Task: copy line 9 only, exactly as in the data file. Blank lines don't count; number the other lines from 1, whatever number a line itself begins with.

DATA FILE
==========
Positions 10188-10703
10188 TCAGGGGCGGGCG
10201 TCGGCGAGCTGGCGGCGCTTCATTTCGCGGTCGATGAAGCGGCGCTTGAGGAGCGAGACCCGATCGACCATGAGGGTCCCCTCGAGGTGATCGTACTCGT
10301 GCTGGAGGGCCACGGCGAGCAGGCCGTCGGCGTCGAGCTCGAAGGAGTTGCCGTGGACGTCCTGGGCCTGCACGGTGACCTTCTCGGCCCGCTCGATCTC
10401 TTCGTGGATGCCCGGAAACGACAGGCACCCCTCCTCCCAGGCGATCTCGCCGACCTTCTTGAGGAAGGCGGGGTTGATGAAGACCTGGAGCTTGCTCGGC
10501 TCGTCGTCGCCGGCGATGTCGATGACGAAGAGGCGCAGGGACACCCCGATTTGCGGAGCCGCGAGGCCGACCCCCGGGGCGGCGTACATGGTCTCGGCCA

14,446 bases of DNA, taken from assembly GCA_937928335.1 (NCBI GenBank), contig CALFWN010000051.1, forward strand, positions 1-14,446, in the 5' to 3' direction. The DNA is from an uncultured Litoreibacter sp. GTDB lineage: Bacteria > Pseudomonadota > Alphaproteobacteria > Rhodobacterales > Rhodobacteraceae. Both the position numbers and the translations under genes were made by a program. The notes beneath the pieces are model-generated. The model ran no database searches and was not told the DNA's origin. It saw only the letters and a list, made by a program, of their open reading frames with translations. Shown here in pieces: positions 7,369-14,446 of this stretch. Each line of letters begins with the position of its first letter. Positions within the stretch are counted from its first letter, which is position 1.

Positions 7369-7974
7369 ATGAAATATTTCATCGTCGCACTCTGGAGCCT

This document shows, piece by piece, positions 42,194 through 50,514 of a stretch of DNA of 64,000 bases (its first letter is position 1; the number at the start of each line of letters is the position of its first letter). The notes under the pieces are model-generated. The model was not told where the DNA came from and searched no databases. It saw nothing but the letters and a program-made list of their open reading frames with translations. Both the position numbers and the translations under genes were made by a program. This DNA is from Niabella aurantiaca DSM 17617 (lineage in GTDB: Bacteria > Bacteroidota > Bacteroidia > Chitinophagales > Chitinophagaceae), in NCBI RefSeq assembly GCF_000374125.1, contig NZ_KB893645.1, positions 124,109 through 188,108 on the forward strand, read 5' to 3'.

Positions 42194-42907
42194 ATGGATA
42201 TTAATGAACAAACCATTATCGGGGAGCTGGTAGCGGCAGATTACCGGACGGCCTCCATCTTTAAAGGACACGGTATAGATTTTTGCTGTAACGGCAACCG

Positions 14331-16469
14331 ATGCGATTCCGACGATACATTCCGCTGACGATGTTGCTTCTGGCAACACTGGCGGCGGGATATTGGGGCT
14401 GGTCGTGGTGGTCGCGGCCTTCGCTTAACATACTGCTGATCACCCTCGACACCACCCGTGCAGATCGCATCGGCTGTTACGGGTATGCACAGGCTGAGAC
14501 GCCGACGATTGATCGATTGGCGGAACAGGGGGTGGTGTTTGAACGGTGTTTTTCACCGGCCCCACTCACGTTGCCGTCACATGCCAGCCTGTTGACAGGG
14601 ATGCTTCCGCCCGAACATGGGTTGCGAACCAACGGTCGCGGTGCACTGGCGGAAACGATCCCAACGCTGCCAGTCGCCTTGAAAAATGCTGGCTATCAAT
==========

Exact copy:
7369 ATGAAATATTTCATCGTCGCACTCTGGAGCCT